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Extra choline may help pregnant women decrease negative effects of COVID-19 on their newborns

Pregnant women who take extra choline supplements may mitigate the negative impact that viral respiratory infections, including COVID-19, can have on their babies, according to a new study from researchers in the Departments of Psychiatry and Obstetrics and Gynecology at the University of Colorado Anschutz Medical Campus. Choline is a vitamin B nutrient found in various foods and dietary supplements, and is critical to fetal brain development. “The Centers for Disease Control and Prevention (CDC)…

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Young People Are Lonelier and More Suspicious of Others

In a YouGov survey last year, pollsters asked more than 1,200 Americans, “How many friends do you have?” 22 percent of millennials said they had zero friends. Baby boomers: 9 percent. Also in the report: “Millennials are more likely than older generations to report that they have no acquaintances (25%), no close friends (27%), and no best friends (30%).” I was dismayed at these results. I decided to run a poll on Twitter, to see how my results would compare. More…

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Cyber-Politics on Social Media

Facebook is used by approximately 70% of adults. What began as a way to connect and reconnect with family and friends, share birthday announcements and cute kitty photos transitioned into a convenient method of expressing opinions about a variety of issues dear to us and become a foremost source of unreliable information. As of 2020, there are 2.6 billion monthly active Facebook users. Issues that were once considered “personal” are now open and available for public…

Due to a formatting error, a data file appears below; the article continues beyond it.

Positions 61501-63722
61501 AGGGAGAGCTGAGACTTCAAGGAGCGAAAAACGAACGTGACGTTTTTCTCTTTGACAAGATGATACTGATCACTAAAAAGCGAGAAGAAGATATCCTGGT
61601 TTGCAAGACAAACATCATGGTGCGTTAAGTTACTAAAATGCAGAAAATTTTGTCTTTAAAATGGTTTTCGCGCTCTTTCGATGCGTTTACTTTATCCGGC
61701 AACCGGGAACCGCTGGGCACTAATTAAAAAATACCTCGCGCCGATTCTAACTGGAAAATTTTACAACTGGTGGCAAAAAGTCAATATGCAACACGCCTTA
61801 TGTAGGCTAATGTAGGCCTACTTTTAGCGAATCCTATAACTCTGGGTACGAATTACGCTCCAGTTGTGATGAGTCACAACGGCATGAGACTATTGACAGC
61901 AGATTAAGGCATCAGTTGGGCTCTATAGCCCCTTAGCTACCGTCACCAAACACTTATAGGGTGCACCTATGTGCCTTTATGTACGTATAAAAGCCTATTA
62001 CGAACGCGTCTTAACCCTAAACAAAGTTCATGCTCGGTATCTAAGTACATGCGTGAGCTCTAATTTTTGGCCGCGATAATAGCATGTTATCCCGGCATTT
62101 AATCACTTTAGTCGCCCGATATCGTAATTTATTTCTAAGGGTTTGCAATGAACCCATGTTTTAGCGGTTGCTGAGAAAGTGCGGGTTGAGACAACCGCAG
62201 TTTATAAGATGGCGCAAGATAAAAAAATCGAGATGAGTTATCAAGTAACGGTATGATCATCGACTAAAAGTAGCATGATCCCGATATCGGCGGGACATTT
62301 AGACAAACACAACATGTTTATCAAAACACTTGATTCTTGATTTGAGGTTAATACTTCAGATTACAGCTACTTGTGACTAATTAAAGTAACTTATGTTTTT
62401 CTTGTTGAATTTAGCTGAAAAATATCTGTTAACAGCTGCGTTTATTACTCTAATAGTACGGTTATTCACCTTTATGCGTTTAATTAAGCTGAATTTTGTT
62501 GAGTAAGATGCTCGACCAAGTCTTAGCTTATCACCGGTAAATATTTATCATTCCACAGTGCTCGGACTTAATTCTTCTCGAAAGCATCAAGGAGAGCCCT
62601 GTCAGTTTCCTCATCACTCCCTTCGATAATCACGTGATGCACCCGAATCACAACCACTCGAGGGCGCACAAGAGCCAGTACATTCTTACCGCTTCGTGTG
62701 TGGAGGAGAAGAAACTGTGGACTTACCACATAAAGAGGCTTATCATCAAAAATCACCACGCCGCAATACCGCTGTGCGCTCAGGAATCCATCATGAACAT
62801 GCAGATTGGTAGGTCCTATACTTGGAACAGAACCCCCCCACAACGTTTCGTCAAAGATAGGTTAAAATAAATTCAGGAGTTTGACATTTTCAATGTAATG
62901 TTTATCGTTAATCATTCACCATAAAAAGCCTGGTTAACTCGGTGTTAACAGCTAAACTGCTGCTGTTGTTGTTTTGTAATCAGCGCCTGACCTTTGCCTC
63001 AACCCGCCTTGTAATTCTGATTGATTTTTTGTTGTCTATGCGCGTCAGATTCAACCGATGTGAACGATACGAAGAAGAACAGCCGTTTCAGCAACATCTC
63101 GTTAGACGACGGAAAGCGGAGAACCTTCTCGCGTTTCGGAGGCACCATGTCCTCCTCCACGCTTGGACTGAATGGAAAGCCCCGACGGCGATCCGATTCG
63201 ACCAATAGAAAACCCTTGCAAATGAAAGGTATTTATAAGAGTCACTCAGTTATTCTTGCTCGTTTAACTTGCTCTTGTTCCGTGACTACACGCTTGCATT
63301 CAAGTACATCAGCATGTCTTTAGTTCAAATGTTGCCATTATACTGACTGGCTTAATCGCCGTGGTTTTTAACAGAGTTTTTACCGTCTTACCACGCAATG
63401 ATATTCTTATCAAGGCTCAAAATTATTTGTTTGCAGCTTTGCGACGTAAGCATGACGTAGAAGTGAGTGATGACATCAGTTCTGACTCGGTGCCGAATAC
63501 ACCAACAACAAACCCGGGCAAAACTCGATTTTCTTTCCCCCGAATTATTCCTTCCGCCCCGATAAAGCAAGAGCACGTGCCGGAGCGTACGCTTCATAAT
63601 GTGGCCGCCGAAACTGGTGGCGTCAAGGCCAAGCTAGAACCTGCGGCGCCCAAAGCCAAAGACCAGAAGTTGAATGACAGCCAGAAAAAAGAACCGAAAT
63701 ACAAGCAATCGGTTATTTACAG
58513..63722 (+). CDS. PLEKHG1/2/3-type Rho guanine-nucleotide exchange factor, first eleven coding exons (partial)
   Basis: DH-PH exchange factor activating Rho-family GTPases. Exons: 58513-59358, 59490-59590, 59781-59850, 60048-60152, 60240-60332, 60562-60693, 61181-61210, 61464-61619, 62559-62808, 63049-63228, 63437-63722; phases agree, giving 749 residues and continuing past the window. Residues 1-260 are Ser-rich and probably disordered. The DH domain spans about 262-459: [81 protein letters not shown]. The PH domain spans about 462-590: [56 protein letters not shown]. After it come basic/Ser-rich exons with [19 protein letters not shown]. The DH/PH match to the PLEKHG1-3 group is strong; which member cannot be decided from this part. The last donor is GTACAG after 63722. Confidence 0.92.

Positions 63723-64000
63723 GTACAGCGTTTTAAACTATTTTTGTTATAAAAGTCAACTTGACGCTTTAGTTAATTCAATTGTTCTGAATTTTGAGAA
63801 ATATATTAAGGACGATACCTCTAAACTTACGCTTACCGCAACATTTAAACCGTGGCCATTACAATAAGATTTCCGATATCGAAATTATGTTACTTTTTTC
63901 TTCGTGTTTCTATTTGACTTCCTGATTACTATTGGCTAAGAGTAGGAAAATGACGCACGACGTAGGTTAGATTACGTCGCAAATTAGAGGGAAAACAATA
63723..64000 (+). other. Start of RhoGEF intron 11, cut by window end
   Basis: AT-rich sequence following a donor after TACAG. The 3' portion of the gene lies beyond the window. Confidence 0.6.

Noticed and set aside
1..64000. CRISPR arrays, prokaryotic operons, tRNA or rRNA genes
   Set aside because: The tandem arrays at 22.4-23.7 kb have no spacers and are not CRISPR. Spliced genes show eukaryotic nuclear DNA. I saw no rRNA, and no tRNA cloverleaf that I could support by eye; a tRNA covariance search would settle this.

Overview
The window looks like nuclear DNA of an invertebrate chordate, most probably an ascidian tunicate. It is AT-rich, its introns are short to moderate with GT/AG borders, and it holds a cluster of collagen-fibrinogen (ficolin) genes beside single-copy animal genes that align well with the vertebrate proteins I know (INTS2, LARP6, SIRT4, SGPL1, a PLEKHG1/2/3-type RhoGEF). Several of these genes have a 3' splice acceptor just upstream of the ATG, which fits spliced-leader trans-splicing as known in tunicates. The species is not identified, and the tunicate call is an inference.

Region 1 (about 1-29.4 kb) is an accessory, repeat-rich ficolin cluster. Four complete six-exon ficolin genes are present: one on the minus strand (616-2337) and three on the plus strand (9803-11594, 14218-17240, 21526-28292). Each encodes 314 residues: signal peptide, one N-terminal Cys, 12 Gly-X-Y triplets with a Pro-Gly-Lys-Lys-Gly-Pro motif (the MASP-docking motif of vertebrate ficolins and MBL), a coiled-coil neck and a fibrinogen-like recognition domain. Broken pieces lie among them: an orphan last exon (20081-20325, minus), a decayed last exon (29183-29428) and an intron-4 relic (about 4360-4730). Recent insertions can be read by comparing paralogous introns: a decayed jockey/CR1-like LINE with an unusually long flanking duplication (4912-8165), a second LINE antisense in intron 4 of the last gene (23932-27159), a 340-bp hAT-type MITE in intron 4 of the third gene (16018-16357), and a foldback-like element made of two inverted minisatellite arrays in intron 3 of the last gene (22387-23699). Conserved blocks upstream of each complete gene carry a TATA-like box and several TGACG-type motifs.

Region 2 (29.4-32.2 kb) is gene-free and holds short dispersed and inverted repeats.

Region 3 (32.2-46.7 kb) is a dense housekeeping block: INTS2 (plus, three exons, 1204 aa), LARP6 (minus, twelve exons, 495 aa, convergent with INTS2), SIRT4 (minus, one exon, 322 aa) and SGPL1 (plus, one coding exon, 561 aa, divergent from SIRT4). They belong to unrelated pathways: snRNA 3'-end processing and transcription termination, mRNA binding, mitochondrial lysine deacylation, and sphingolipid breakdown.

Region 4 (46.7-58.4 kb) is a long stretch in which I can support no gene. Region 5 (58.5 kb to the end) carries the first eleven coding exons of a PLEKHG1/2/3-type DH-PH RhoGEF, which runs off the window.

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Are Meat-Eating Men More Masculine?

Homer Simpson, the lovably self-unaware cartoon dad icon, once danced out a rhythm to the pro-meat mantra, “You don’t win friends with salad.” Bart and Marge joined in, giving tacit approval to the “meat-power-prestige” theory, while vegetarian-leaning daughter Maggie looked on, predictably dejected. Real Men Eat Meat At the heart of this is the age-old stereotype that “real men eat meat.” The comedy bit works because the connection between meat and masculinity, wholly embraced by Homer Simpson…

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What We’ve Learned About Emotional Eating

The internet is full of memes about gaining weight during the COVID-19 pandemic. It’s no surprise: Being stuck at home without normal activities and constant access to food can easily lead to overeating. On top of boredom and proximity to food, the worries and stress that accompany a global pandemic can easily lead to emotional eating. In fact, there is an entire body of evidence on how our emotions influence our eating behaviors. Researchers have learned that emotional eating is…